Editorials

A wave of promising progress in Palmetto; revitalization projects coming along handsomely

The City of Palmetto appears poised for a renaissance with an impressive array of revitalization projects either completed, under construction or in the planning stages.

n This month officials unveiled plans for a new 12-acre park surrounding the Palmetto Youth Center. This neighborhood beautification project will feature a preserve atmosphere with a manmade lake, restored wetlands and trails that connect to a linear park trail that wanders through the city. The park will be named in honor of Martin Luther King Jr.

Of the projected $1.1 million cost, the Palmetto Community Redevelopment Agency and City Commission hope to secure a $500,000 grant from the Southwest Florida Water Management District. The wetlands would clean up stormwater through natural filtration and thus prevent pollution from flowing into the Manatee River, one of the primary environmental missions of Swiftmud. Construction could begin this fall with completion next summer.

n In April, the commission signed off on a $1.3 million low-impact development project along Fifth Street West between Ninth and 10th avenues in the heart of downtown. With new streetscaping, parking and lighting, the project is designed to "reduce existing slum and blight" while enhancing the block's aesthetics. Construction is under way with completion expected by late September. With the improvements, the CRA will offer small lots in the block to developers for either commercial or residential units.

n At the same time, commissioners broke ground on Sutton Park renovations. The first phase of the $1.2 million overhaul should be finished in time for the Fourth of July festivities, providing a new bandstand, lighting and sidewalks. Other improvements will be completed over the next four years. The Veterans Memorial will be moved from its out-of-the-wayerch by the Green Bridge to Sutton, a more appropriate setting since the park honors Palmetto veterans and is named after a Vietnam War casualty.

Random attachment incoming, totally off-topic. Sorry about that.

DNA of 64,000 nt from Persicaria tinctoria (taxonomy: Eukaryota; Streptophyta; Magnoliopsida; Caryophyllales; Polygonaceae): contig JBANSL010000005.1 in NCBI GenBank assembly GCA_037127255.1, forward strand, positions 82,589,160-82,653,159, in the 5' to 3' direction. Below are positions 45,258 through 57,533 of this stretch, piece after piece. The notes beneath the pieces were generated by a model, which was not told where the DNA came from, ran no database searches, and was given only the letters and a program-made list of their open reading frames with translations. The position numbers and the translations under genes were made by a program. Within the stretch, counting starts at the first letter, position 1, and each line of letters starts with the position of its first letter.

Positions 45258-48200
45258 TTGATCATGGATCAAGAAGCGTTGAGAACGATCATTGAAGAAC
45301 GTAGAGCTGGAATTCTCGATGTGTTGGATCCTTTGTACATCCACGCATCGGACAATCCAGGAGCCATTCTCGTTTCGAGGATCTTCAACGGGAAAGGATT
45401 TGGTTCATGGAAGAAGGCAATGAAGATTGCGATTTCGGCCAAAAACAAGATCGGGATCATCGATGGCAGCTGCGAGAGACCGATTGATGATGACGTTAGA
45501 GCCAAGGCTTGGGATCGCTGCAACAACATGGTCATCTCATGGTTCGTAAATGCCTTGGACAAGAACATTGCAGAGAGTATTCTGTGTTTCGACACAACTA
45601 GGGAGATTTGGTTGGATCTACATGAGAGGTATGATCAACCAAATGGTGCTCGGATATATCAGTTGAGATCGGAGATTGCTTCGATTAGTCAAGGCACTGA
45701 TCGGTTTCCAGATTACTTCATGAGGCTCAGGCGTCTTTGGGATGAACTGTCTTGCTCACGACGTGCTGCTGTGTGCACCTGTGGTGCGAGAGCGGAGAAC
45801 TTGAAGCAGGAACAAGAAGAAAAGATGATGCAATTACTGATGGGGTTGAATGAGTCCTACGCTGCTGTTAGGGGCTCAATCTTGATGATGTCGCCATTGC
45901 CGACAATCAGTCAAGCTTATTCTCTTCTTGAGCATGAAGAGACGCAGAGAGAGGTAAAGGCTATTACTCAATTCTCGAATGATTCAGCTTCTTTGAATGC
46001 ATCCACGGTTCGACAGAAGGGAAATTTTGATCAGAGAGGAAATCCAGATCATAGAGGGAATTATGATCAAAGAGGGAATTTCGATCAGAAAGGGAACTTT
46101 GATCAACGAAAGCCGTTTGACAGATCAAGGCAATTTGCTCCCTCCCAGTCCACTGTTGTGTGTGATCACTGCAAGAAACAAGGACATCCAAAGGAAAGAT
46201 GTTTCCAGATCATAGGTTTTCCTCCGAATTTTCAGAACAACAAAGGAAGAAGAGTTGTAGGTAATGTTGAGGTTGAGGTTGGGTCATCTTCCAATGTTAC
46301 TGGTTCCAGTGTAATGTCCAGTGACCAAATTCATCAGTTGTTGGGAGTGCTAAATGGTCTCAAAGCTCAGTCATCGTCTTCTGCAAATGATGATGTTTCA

n In March, the city celebrated the opening of Splashground at Lincoln Park. The $1.7 million Manatee County project not only created a splash park with geysers, jets and interactive equipment, the park now features a new picnic pavilion, restrooms and playground equipment. The CRA hosted the city's first Multicultural Festival on the same day.

n Now the city is proposing a variety of grander downtown improvements from the Green Bridge north to the Manatee County transit station. The goal is to improve mobility and attract businesses in order to revitalize the city's core. In the first of six phases, the city wants to install palm trees, decorative lamp posts, bicycle paths and pedestrian walkways.

At an overall cost projection of $7.7 million, this is quite ambitious. A funding partnership with the Sarasota/Manatee Metropolitan Planning Organization is critical. The MPO board is expected to decide in June on Palmetto's application, though construction would not begin until 2016.

One exception to all this remarkable progress is the thorny issue of Little League ballfields, suffering yet another setback this week as Manatee County abandoned plans to build the fields on land at Blackstone Park. Soil contamination from past applications of pesticides on former farmland would have to be remediated, too costly to undertake.

This project has literally been batted around for four years -- ever since the North River American Little League gave up its ballfields so the new Palmetto Elementary School could be built on the site. That commendable gesture has been costly to the league, which has lost more than 100 players since shifting play to adult softball fields, inappropriate for Little League. Manatee County and Palmetto owe the league not only a debt of gratitude but new fields posthaste.

All in all, Palmetto has accomplished much in pursuit of revitalization with more to come. Economic development should follow as the city's quality of life continues to improve.

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